Tangerine, chocolate & vanilla salad

tangerine, chocolate and vanilla salad

Serves 4

  • 20 g blanched almonds

  • 1 teaspoon golden caster sugar

  • 1 vanilla pod, halved lengthways and seeds scraped out

  • 8 tangerines

  • a few sprigs of fresh mint, leaves picked

  • 100 g quality dark chocolate, (70% cocoa solids)

Toast the almonds in a dry pan on a medium heat for a few minutes, or until smelling fantastic, tossing occasionally. Remove from the heat and leave to cool.



Add 4 tablespoons of water to a small pan on a high heat. Add the sugar, vanilla pod seeds and the empty pods, then squeeze in the juice from 4 tangerines. Leave this ticking away for 5 to 8 minutes, or until thickened and reduced to a syrup.



Meanwhile, peel and finely slice the remaining tangerines and arrange them nicely on a lovely serving platter. Pour over the syrup, then roughly chop and scatter over the almonds and mint leaves. Use a sharp knife to scrape over a few shavings of chocolate, then serve.

Nutritional Information

Print this recipe
Method

This vibrant, refreshing pud looks beautiful on the plate and is really simple to prepare. If you can't get tangerines, use clementines or satsumas in their place.

Toast the almonds in a dry pan on a medium heat for a few minutes, or until smelling fantastic, tossing occasionally. Remove from the heat and leave to cool.

Add 4 tablespoons of water to a small pan on a high heat. Add the sugar, vanilla pod seeds and the empty pods, then squeeze in the juice from 4 tangerines. Leave this ticking away for 5 to 8 minutes, or until thickened and reduced to a syrup.

Meanwhile, peel and finely slice the remaining tangerines and arrange them nicely on a lovely serving platter. Pour over the syrup, then roughly chop and scatter over the almonds and mint leaves. Use a sharp knife to scrape over a few shavings of chocolate, then serve.

Whether it's delicious vegetarian or vegan recipes you're after, or ideas for gluten or dairy-free dishes, you'll find plenty here to inspire you. For more info on how we classify our lifestyle recipes please read our special diets fact sheet, or or for more information on how to plan your meals please see our special diets guidance.

Nutritional Information Amount per serving:

Calories

Calories are just a unit of energy. If you eat more than you use you can gain weight, or lose it if you don't eat enough. How much you need depends on your weight, gender and how active you are, but it's around 2,000 a day.

Carbs

Carbs are a great source of energy and, excluding foods such as potatoes, are made from grains - like bread, pasta and cereal. We all need carbs, but try to make them all wholegrain by sticking to brown bread, rice and pasta - they are much more nutritious.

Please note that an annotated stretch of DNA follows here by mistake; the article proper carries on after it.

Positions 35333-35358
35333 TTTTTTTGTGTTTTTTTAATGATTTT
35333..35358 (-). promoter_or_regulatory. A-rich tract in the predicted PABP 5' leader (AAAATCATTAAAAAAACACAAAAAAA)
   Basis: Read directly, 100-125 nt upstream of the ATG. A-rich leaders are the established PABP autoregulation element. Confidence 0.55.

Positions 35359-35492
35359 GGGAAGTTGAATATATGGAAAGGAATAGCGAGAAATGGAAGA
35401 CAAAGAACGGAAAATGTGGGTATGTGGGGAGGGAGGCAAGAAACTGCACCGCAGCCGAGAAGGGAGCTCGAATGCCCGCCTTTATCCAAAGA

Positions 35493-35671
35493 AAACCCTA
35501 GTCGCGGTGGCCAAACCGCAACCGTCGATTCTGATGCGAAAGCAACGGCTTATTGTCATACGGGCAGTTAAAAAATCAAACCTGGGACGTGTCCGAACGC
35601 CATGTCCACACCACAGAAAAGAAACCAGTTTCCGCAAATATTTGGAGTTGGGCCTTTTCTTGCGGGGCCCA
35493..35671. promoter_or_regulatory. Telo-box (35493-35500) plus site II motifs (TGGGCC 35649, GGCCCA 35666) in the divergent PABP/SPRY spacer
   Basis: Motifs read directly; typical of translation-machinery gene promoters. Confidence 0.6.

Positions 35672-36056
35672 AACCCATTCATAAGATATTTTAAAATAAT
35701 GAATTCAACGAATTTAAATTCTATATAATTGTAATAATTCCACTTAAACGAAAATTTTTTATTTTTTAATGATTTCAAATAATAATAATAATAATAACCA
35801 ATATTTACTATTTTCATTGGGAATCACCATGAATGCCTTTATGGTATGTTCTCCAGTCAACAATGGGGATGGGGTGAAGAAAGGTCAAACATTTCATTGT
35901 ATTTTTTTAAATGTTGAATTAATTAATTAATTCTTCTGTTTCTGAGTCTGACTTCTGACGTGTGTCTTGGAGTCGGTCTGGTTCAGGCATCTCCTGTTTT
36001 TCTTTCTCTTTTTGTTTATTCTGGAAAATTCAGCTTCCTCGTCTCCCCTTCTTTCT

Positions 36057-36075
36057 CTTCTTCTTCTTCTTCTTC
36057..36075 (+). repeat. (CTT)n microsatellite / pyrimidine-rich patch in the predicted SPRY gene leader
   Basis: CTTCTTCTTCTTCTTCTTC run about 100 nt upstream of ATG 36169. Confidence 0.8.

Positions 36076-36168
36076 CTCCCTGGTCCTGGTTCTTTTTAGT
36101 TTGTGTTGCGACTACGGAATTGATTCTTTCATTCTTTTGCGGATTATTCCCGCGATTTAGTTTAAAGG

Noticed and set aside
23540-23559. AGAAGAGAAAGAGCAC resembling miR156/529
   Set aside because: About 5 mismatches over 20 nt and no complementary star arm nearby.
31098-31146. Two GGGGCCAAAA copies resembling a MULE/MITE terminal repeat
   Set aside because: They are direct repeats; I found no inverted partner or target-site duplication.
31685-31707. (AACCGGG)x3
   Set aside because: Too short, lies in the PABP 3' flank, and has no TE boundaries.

Sugar

We all deserve a treat sometimes, but try to limit your sugar intake. Most of your sugar should come from raw fruit and milk, because they give us lots of nutrients too. Always check food labels so you know how much sugar you're eating.

Fat

We all need to eat a small amount of fat because it protects our organs and helps us grow. But we need to be careful about how much fat we eat and what kinds of fat, because in higher levels it's associated with weight gain, diabetes, cancer and heart disease.

Saturates

Saturated or "bad fats" are in beef, pork, chicken skin, butter, cream and cheese. Too much can be bad for our heart and cholesterol levels, but unsaturated or "good fats" in fish, nuts, avocados and some oils can help keep our hearts healthy if eaten in moderation.

Protein

Protein helps our muscles to grow and repair, as well as providing you with essential amino acids. When it comes to protein, try to eat leaner sources such as chicken and fish or non-meat sources such as eggs, dairy, beans, nuts, seeds, tofu and pulses.
  • Calories 209
    10%
  • Carbs 17.5g
    7%
  • Sugar 16.2g 18%
  • Fat 12.8g 18%
  • Saturates 6.6g 33%
  • Protein 4.3g 10%
Of an adult's reference intake

BUYING SUSTAINABLY SOURCED FISH

Close

Buying sustainably sourced fish means buying fish that has been caught without endangering the levels of fish stocks and with the protection of the environment in mind. Wild fish caught in areas where stocks are plentiful are sustainably sourced, as are farmed fish that are reared on farms proven to cause no harm to surrounding seas and shores.

When buying either wild or farmed fish, ask whether it is sustainably sourced. If you're unable to obtain this information, don't be afraid to shop elsewhere – only by shopping sustainably can we be sure that the fantastic selection of fish we enjoy today will be around for future generations.

For further information about sustainably sourced fish, please refer to the useful links below:

Marine Stewardship Council
http://www.msc.org/

Fish Online
http://www.fishonline.org

Show/hide comments

comments powered by Disqus

  • 20 g blanched almonds

  • 1 teaspoon golden caster sugar

  • 1 vanilla pod, halved lengthways and seeds scraped out

  • 8 tangerines

  • a few sprigs of fresh mint, leaves picked

  • 100 g quality dark chocolate, (70% cocoa solids)